In collaboration with le Parisien Magazine / Aujourd’hui-en-France Magazine
Believe it or not, a few weeks ago when I saw that a spacewalk was on my agenda, I did not jump for joy. I am a rational person and know that our schedules can change. To give you an example, my launch to the International Space Station was moved at least five times. But the days went by and the date did not move. Little by little, I realised that I really was going to go outside in a spacesuit – every astronaut’s dream! It is a dream, because it does not happen to everyone. Besides having to train for it on Earth, one must also have a specific physical predisposition. Moving around in space wearing a spacesuit is like climbing in armour. The whole suit weighs nearly 200 kg. Tightening your fist feels like trying to crush a tennis ball. If you’re not muscular, especially in the upper body, you’re bound to struggle. You can’t be claustrophobic either. The first time I put on the harness, I remember feeling like I was locked up in a small box with only a tiny window to look outside.
On top of that, spacewalks are very rare. It happens that astronauts who can do a spacewalk never get the opportunity to put on the spacesuit! This type of operation takes time and is difficult to organise. When you do go out there, it is for a good reason. So when I had this extraordinary chance, I did not lose sight of the fact that I was not here to realise my fantasies, but because I have a job to do.
The morning of the spacewalk I woke up in top form. I was eager to cross the Space Station’s entrance gate, even though there are of course risks to going out into space. Our spacesuits are very sophisticated machines that protect us, but errors can happen. In 2013, during a spacewalk, water began to leak into the helmet of my Italian colleague and friend Luca Parmitano. He had to be pulled into the Space Station urgently in order to avoid drowning.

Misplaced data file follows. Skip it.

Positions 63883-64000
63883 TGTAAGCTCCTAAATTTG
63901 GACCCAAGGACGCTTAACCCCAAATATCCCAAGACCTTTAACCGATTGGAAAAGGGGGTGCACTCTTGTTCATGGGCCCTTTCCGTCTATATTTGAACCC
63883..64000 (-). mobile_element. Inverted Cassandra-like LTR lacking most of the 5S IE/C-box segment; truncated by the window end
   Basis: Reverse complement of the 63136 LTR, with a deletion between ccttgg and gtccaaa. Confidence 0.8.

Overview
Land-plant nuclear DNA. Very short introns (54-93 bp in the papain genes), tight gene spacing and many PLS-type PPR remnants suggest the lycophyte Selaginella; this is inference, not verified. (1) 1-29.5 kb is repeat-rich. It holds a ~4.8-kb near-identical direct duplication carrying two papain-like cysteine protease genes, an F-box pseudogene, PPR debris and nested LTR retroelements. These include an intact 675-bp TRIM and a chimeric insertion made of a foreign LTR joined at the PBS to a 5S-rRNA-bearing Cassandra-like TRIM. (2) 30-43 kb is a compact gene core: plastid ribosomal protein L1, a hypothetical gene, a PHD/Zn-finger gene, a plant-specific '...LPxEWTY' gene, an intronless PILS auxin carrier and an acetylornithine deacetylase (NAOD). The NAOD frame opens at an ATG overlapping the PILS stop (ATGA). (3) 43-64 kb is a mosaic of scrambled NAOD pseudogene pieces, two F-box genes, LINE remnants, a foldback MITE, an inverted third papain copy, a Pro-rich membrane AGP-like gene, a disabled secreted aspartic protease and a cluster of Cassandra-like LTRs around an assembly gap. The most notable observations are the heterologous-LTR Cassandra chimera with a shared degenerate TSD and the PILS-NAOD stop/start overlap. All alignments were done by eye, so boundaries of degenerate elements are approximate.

There’s something else we have to be wary of. A spacewalk is mostly performed for maintenance operations or installing machines around the Station. We therefore walk with a bunch of tools that must be used with care. Should any of them be set free, this would be very problematic. Depending on its trajectory and speed, the object could enter orbit and collide with the International Space Station. That was my main concern, though I did not dwell on it for long. I trained for this and knew I was ready. Plus, I knew I would be out there with my American colleague and commander of the Station Shane Kimbrough, who had done a spacewalk before.
We got up at six in the morning to get ready. It took us almost five hours to put on our spacesuits and do a final check. Then, around 13:00 GMT, we crossed the threshold of the airlock! My first sensation was exceptional. Strangely enough, I was not stressed. On the contrary, I felt very serene. Being inside the spacesuit reminded me of my training on Earth so it felt familiar. I feel good in this cocoon that I know by heart from training in neutral buoyancy facilities.
All of a sudden, it started to heat up. What we do not notice much due to the air-conditioning in the International Space Station is that the sun’s rays are very harsh in space. It is not stifling, but it does take you by surprise. For a few minutes, while I was waiting for Shane, I had the opportunity to take in my surroundings and snap some pictures.
What an extraordinary feeling to stand in front of the immensity of space! Under my feet was Earth and I could make out the continents, seas and clouds… Everything looked tiny. Ten minutes into our spacewalk, we had to start on our tasks. Time went by so fast! Though we stayed outside for six hours, it felt like thirty minutes. As is the case with all exceptional experiences, the senses are so overwhelmed that your memory struggles to retain everything. After some rest though the memories come back. I remember seeing my reflection wearing the spacesuit. I understand why astronauts are represented like that in the collective imagination. The spacesuit makes us look like knights, even superheroes. While I am none of those things, I have to admit I am aware of looking cooler than in the jeans and t-shirt that I wear 99% of the time.